We are one of the most blessed nations ever to exist, and because of the blight of American secularism, we have created a vast sinkhole of ingratitude, hubris, and conceit, from Virginia to Oregon. And it will not fix it if we urge everybody to thank their private gods, however they conceive him/her/it to be. The reason that won’t do is that those gods are not the living God. They are all dead, every mother’s son of them. They did not give these blessings to us, laboring, as they do, under the burden of non-existence. Why do we want to fix this problem of our ingratitude to the living God by urging everyone to say something nice to their little bobble-head idols? This is not just perpetuating the problem, it is gilding our insouciance problem and leaving baskets of fruit in front of it.
The living God is jealous for His name, which is Yahweh.
In the name of God we will set up our banners (Ps. 20:5). Some trust in chariots, and some in horses. Some trust in destroyers, and some in submarines. Some trust in drone strikes, but we will remember the name of the Lord our God (Ps. 20:7). If we have forgotten the name of our God, or stretched out our hands to one of those bobble-head things, won’t God see this? Won’t He deal with it (Ps. 44:20-21)? Oh, Lord God, deliver our people! Save our nation, and do it by means of Your name (Ps. 54:1). Purge our sins, especially the root sin of secularism, for Your name’s sake (Ps. 79:9). Do this, our God, for Your name’s sake (Ps. 109:21). But somehow it has come to be the received wisdom — even among Christians — to look for salvation without a Savior, for some mighty act deliverance from the heavens, signed “Anonymous.”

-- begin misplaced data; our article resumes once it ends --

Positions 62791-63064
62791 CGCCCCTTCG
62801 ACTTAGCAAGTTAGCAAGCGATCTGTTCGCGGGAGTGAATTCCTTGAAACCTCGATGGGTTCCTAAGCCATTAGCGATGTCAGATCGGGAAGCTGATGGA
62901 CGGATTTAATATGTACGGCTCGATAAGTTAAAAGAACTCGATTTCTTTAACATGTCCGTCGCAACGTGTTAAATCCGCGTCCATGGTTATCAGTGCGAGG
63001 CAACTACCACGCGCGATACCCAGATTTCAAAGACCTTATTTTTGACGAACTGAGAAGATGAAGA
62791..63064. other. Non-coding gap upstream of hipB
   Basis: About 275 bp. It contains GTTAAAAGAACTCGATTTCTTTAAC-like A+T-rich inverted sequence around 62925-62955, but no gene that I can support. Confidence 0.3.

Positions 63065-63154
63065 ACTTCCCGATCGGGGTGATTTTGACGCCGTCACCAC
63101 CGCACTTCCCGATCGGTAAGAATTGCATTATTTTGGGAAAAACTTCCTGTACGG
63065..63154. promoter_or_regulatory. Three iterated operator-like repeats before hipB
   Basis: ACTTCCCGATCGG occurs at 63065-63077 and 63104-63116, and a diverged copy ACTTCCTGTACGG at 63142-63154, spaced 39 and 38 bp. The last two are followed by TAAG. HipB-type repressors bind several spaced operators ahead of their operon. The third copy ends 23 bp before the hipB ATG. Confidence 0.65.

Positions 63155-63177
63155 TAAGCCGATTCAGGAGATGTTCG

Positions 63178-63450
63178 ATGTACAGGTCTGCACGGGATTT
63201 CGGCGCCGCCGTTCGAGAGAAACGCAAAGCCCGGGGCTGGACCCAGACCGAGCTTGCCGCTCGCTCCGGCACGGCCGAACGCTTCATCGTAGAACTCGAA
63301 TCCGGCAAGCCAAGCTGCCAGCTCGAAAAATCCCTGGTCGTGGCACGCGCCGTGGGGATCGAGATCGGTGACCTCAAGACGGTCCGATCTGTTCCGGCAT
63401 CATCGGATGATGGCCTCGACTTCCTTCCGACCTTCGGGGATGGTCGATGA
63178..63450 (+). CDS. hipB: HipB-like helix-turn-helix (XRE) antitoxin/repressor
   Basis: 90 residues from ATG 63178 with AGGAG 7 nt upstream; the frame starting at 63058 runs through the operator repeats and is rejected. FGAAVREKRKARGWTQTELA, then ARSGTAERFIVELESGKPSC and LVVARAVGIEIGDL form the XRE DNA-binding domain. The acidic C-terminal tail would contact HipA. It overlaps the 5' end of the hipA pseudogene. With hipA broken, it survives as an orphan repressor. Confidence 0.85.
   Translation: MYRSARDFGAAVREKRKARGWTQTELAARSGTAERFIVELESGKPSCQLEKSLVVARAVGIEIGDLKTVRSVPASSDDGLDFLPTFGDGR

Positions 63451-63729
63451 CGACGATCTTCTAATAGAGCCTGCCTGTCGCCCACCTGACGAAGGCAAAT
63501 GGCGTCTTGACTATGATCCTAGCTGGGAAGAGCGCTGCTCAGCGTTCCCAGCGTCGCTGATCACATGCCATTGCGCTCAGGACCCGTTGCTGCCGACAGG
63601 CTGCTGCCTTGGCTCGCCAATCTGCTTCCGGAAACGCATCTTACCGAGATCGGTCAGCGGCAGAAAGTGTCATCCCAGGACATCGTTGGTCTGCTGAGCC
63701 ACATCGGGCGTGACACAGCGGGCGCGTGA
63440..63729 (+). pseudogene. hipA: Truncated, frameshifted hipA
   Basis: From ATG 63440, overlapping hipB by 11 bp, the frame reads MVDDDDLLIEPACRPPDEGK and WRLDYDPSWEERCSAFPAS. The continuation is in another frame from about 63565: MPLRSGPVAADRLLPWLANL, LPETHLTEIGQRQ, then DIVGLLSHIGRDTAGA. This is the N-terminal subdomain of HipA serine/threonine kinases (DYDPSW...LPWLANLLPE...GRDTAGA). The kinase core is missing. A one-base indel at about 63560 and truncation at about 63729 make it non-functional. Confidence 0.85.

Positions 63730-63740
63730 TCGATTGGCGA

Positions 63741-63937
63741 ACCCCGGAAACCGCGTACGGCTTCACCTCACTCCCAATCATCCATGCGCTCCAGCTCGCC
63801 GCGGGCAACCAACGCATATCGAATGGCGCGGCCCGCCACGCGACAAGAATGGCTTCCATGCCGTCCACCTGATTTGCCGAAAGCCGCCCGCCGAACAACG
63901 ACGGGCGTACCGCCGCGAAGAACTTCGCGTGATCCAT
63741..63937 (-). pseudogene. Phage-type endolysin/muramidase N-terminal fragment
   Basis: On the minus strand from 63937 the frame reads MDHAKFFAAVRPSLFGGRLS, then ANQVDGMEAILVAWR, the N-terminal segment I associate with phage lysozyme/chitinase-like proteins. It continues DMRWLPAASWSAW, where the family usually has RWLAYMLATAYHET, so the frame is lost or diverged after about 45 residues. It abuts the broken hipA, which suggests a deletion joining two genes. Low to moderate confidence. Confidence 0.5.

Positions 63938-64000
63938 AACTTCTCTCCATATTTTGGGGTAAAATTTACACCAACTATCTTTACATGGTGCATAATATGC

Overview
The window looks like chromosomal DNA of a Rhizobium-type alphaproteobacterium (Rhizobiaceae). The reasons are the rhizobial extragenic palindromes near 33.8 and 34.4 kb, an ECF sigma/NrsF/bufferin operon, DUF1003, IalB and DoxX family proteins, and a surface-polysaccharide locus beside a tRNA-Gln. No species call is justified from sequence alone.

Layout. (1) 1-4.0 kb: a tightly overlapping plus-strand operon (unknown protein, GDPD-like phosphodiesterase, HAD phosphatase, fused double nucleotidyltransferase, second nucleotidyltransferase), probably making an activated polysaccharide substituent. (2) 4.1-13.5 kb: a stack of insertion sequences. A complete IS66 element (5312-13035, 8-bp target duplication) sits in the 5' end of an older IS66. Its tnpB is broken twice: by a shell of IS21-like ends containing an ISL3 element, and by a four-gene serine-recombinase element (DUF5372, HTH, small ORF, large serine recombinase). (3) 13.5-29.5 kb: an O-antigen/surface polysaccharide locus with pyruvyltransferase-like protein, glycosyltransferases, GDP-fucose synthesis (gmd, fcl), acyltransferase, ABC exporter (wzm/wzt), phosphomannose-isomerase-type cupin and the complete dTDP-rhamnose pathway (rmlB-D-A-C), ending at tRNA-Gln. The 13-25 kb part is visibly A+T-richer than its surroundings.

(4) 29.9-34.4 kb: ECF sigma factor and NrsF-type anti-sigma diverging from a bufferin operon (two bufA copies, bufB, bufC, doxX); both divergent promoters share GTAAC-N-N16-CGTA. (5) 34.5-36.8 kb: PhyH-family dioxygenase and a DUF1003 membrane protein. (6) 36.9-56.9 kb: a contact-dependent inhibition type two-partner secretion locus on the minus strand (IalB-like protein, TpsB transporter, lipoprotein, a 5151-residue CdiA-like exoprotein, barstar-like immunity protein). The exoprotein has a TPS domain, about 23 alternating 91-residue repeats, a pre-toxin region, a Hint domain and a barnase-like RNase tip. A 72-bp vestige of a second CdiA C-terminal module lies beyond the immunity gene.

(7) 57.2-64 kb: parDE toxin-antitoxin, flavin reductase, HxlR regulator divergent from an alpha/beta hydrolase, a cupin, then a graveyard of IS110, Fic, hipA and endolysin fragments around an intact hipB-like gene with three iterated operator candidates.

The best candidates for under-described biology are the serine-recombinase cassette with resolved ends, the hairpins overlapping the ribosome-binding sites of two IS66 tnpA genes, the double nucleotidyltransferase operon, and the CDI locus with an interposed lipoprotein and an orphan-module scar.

And we can stand around afterwards, sure glad that we were delivered, and doubly glad that we don’t have to thank anybody for it.
Look. The exceptional things we have (in truth) been given can be counted as blessings from the hand of the only true God, who requires us to name Him as the only source of any such blessings. The quite ordinary conceit we have displayed, sharing it with Ozymandias, is our refusal to do so. The longer we have gone on in this vein the more the sham has become apparent. Is America exceptional? Well, why don’t you ask one of the millions of Americans who were chopped up in little pieces in the womb because the ghouls on our highest Court found the right to such wickedness hiding under a penumbra? Is America exceptional? Well, the reply comes back from the dead child. “I really am not in a position to know . . .”
Those who refuse to honor God as God, and those who refuse to give Him thanks are turned over to their lusts, their foolish hearts being darkened (Rom. 1:21). In this process, spiraling downward, we have proven ourselves to be up to the challenge of being as ordinary as the dirt from which we were all made. Gratitude, rightly placed, is extraordinary. Ingratitude . . . well, that’s another matter.
So the faster the extraordinary blessings fade, the more some people want to fix it by defending that damned phrase. But without repentance, evidenced by the confession that Jesus is Yahweh, and our only possible hope, every use of that phrase is just thumping a hollow jug harder and harder. But hitting it won’t fill it.
Take a lesson from Emerson’s comment — “The louder he talked of his honor, the faster we counted our spoons.”